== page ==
Qi-hua Ran, Zhi-nan Shi, Yue-ping Xu. Canonical correlation analysis of hydrological response and soil erosion under moving rainfall[J]. Journal of Zhejiang University Science A, 2013, 14(5): 353-361.
@article{title="Canonical correlation analysis of hydrological response and soil erosion under moving rainfall", author="Qi-hua Ran, Zhi-nan Shi, Yue-ping Xu", journal="Journal of Zhejiang University Science A", volume="14", number="5", pages="353-361", year="2013", publisher="Zhejiang University Press & Springer", doi="10.1631/jzus.A1200306" }
%0 Journal Article %T Canonical correlation analysis of hydrological response and soil erosion under moving rainfall %A Qi-hua Ran %A Zhi-nan Shi %A Yue-ping Xu %J Journal of Zhejiang University SCIENCE A %V 14 %N 5 %P 353-361 %@ 1673-565X %D 2013 %I Zhejiang University Press & Springer %DOI 10.1631/jzus.A1200306
TY - JOUR T1 - Canonical correlation analysis of hydrological response and soil erosion under moving rainfall A1 - Qi-hua Ran A1 - Zhi-nan Shi A1 - Yue-ping Xu J0 - Journal of Zhejiang University Science A VL - 14 IS - 5 SP - 353 EP - 361 %@ 1673-565X Y1 - 2013 PB - Zhejiang University Press & Springer ER - DOI - 10.1631/jzus.A1200306
Abstract: The impacts of rainfall direction on the degree of hydrological response to rainfall properties were investigated using comparative rainfall-runoff experiments on a small-scale slope (4 m×1 m), as well as canonical correlation analysis (CCA). The results of the CCA, based on the observed data showed that, under conditions of both upstream and downstream rainfall movements, the hydrological process can be divided into instantaneous and cumulative responses, for which the driving forces are rainfall intensity and total rainfall, and coupling with splash erosion and wash erosion, respectively. The response of peak runoff (P_{r}) to intensity-dominated rainfall action appeared to be the most significant, and also runoff (R) to rainfall-dominated action, both for upstream- and downstream-moving conditions. Furthermore, the responses of sediment erosion in downstream-moving condition were more significant than those in upstream-moving condition. This study indicated that a CCA between rainfall and hydrological characteristics is effective for further exploring the rainfall-runoff-erosion mechanism under conditions of moving rainfall, especially for the downstream movement condition.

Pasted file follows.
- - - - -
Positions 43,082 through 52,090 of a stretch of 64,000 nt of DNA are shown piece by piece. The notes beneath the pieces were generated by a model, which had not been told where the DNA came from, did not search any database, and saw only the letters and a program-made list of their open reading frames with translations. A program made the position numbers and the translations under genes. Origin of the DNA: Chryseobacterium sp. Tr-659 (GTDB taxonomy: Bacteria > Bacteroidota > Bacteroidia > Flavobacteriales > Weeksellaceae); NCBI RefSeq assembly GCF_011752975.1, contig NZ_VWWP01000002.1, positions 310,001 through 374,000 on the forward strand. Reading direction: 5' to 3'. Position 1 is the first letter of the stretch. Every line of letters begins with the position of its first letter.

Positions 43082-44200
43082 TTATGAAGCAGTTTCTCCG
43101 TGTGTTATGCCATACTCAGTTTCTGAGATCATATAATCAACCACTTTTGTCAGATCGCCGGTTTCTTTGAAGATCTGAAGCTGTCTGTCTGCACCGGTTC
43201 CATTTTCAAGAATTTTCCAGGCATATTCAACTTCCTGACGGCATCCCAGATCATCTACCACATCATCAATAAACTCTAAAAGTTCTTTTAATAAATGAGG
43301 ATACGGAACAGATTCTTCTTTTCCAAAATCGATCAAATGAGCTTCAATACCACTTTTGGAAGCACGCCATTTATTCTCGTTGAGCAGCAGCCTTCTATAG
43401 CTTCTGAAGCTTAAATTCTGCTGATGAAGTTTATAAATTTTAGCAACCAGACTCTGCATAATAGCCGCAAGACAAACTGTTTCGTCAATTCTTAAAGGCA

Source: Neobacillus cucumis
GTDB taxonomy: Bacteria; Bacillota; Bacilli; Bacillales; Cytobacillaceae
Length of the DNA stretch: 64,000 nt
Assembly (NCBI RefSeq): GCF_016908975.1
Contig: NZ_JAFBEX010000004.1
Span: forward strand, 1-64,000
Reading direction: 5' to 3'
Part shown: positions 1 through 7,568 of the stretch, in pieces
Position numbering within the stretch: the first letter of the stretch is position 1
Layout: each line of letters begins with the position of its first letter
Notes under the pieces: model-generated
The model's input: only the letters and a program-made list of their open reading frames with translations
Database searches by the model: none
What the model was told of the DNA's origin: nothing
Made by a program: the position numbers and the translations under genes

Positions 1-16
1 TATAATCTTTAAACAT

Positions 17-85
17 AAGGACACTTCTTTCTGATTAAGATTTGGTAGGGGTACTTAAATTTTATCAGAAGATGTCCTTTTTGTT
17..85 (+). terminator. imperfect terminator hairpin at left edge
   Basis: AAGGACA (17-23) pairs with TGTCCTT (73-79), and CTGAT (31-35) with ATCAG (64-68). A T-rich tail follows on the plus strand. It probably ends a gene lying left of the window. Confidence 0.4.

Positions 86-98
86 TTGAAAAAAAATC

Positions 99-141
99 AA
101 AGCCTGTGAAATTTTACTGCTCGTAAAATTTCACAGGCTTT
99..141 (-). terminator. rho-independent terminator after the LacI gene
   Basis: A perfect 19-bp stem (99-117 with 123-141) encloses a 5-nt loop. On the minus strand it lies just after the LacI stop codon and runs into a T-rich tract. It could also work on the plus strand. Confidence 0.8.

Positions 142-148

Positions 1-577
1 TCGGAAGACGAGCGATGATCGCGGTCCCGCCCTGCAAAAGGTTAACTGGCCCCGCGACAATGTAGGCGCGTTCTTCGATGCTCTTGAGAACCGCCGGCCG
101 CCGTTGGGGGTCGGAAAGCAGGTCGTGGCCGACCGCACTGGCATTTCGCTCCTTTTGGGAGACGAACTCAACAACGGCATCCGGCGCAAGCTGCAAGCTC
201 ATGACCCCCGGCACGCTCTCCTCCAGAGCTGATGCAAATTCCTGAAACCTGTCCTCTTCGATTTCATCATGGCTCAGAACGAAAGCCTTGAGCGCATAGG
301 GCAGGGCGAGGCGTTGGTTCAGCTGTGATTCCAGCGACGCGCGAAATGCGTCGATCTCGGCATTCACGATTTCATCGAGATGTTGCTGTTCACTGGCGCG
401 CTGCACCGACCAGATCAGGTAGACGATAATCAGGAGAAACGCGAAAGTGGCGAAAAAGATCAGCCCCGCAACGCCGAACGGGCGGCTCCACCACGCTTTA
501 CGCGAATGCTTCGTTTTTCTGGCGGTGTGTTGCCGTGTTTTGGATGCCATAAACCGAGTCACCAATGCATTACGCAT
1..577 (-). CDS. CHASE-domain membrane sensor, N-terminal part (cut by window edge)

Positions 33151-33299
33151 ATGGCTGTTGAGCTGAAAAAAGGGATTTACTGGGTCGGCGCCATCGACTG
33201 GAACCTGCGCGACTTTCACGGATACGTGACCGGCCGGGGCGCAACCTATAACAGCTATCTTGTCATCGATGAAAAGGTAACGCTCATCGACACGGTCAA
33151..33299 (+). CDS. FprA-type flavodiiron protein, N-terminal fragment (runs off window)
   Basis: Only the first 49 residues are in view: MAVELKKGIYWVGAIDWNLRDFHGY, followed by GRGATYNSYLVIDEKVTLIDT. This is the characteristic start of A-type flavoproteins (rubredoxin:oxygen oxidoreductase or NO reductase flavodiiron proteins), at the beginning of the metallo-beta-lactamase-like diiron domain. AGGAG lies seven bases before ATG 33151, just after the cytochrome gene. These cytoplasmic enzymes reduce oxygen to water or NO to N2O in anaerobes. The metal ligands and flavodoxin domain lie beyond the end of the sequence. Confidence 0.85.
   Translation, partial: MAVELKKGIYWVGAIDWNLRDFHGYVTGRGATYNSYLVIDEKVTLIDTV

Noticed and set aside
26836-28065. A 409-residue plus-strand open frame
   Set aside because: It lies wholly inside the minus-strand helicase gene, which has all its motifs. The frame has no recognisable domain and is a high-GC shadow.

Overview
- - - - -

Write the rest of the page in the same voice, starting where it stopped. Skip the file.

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Article Content
1. Introduction
Rainfall-runoff processes, together with the related upland erosion and sediment transport, are highly complex, and are impacted by two main aspects: rainfall and watershed characteristics (Yen and Chow, 1969; Singh, 2002; de Lima and Singh, 2003; Nunes et al., 2006; de Lima et al., 2009; Ran et al., 2012a; 2012b; Seo et al., 2012). Watershed characteristics usually include topography, shape, slope, drainage pattern, etc. (Montgomery and Dietrich, 2002; Assouline and Ben-Hur, 2006; Ran et al., 2009; Seo and Schmidt, 2012). Rainfall characteristics, including rainfall intensity, duration, direction, and velocity of movement, are more variable, in spatial and temporal contexts, and often impact both the integrated response (e.g., runoff hydrograph) (de Lima et al., 2009; Seo et al., 2012) and the distributed response (e.g., the temporal and spatial variability of soil moisture) (Ran et al., 2009; 2012a).